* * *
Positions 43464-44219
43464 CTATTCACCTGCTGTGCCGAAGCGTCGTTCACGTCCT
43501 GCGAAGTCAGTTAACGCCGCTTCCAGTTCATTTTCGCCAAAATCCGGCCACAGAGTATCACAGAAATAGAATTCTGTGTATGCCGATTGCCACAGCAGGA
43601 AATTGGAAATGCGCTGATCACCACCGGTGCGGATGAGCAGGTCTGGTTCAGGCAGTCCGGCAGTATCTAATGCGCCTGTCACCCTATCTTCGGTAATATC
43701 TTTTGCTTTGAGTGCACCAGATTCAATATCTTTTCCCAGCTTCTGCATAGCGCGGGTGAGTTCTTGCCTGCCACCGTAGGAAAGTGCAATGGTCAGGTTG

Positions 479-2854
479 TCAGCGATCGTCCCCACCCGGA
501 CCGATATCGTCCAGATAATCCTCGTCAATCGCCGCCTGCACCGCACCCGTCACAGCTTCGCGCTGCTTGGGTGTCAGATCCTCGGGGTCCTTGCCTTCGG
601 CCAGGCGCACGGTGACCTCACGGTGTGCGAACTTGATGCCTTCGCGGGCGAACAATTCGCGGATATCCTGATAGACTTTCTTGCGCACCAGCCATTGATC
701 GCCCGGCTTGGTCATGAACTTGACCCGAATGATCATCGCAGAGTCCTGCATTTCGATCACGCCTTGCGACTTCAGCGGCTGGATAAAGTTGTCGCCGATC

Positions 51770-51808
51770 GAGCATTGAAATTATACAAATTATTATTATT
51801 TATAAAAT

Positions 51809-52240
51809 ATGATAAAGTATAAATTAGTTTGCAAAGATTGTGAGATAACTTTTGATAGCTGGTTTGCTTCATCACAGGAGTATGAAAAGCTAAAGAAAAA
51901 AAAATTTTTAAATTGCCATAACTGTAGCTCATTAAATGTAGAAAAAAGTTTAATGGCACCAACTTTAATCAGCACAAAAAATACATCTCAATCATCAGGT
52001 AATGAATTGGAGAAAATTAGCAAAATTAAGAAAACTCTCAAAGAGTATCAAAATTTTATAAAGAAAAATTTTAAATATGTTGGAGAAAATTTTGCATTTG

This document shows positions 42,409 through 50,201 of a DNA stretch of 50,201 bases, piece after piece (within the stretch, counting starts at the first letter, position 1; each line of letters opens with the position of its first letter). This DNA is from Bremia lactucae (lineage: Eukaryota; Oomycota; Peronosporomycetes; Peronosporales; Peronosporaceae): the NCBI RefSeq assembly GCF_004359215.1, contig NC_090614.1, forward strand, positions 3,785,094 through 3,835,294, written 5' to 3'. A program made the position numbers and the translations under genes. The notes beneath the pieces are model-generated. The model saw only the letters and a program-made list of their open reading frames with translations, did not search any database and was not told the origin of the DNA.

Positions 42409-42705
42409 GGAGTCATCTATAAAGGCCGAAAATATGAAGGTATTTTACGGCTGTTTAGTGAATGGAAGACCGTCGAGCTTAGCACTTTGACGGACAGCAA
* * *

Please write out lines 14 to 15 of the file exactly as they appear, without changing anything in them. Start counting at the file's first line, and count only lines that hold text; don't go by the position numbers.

Positions 51809-52240
51809 ATGATAAAGTATAAATTAGTTTGCAAAGATTGTGAGATAACTTTTGATAGCTGGTTTGCTTCATCACAGGAGTATGAAAAGCTAAAGAAAAA